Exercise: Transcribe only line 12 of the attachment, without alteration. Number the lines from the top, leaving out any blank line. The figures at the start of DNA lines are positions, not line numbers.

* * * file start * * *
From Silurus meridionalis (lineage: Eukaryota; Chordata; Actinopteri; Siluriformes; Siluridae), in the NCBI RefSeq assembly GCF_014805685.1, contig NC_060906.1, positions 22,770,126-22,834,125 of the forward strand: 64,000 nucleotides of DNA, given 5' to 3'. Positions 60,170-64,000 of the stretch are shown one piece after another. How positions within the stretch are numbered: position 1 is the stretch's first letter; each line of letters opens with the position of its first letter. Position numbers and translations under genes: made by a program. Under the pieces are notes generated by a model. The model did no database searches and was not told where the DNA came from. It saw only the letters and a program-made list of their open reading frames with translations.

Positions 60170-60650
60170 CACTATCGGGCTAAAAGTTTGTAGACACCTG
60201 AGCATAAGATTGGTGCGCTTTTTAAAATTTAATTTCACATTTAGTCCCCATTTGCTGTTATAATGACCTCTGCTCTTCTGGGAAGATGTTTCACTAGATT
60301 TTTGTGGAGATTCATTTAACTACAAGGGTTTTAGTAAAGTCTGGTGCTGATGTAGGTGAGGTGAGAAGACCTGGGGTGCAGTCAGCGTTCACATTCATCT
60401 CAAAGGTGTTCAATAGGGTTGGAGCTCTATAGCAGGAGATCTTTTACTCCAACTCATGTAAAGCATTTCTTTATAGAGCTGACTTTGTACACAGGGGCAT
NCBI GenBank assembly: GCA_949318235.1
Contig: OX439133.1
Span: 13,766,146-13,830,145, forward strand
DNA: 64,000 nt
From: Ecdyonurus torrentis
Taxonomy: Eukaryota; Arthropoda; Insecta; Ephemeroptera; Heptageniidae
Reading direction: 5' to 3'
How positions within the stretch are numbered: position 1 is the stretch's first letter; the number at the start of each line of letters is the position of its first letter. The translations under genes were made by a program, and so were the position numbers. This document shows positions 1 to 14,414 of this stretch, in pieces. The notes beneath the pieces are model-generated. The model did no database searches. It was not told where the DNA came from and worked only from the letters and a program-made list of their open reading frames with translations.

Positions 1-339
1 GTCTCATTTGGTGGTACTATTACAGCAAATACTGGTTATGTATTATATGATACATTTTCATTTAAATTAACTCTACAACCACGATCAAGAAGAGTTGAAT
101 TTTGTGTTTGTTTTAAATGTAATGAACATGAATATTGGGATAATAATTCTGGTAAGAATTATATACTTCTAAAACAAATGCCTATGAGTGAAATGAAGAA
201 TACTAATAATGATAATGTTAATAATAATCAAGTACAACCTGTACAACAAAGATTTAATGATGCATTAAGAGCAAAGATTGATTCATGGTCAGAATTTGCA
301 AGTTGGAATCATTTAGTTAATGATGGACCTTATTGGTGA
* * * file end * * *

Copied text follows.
Taxonomy: Eukaryota; Arthropoda; Insecta; Ephemeroptera; Heptageniidae